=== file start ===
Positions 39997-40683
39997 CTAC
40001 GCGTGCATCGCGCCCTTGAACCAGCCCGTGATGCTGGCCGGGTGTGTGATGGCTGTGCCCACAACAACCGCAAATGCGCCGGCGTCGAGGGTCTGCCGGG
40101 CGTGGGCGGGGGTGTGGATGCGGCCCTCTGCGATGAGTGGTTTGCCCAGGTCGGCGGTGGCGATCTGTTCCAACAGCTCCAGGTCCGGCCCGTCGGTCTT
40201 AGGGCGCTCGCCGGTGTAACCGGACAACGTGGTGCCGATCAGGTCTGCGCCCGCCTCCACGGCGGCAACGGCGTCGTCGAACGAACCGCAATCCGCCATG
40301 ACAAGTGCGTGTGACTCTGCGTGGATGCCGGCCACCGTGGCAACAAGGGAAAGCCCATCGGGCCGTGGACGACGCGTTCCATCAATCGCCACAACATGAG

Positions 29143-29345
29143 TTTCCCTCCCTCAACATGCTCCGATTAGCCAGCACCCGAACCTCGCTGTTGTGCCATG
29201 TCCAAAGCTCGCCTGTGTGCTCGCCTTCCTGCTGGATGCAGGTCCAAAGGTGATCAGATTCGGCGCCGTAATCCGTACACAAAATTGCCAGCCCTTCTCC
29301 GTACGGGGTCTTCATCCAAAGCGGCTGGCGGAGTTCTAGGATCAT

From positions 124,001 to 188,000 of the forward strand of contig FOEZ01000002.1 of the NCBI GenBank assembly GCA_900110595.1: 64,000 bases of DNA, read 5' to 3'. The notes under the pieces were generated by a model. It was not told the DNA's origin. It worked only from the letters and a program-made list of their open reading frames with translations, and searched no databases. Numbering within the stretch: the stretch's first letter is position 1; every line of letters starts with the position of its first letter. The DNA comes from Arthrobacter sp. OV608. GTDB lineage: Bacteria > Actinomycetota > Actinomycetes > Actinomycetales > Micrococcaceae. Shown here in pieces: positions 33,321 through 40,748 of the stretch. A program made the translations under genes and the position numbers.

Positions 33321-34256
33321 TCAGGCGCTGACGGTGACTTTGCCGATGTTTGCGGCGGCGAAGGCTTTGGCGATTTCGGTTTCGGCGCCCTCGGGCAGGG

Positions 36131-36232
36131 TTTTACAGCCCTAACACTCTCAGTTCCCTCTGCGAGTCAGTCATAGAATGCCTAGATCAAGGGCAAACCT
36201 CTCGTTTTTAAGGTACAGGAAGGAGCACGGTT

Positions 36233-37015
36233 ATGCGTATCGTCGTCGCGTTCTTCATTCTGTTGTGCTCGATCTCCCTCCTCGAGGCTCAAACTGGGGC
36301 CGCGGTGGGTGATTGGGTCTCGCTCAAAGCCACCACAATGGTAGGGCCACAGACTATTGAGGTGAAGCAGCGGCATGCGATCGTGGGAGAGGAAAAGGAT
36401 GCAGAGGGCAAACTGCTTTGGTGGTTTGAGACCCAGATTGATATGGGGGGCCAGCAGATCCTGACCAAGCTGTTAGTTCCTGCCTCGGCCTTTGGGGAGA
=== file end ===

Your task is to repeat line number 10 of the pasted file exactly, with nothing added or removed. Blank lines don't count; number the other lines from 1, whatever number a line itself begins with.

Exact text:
29301 GTACGGGGTCTTCATCCAAAGCGGCTGGCGGAGTTCTAGGATCAT